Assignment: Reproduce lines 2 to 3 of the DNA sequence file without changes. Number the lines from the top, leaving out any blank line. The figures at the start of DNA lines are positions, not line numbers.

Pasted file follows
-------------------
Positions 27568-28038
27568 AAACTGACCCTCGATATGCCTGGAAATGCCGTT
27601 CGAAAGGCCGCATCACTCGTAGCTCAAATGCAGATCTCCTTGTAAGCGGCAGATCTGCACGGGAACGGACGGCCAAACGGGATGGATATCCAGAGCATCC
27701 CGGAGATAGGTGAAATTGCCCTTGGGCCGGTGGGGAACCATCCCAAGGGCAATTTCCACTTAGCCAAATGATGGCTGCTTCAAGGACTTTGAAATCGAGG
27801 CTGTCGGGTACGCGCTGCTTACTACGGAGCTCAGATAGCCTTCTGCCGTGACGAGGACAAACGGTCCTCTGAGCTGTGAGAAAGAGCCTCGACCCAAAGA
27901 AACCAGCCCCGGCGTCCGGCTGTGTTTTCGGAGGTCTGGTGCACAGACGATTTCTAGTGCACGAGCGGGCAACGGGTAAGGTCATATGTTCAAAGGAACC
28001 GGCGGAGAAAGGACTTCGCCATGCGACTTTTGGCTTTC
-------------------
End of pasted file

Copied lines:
27568 AAACTGACCCTCGATATGCCTGGAAATGCCGTT
27601 CGAAAGGCCGCATCACTCGTAGCTCAAATGCAGATCTCCTTGTAAGCGGCAGATCTGCACGGGAACGGACGGCCAAACGGGATGGATATCCAGAGCATCC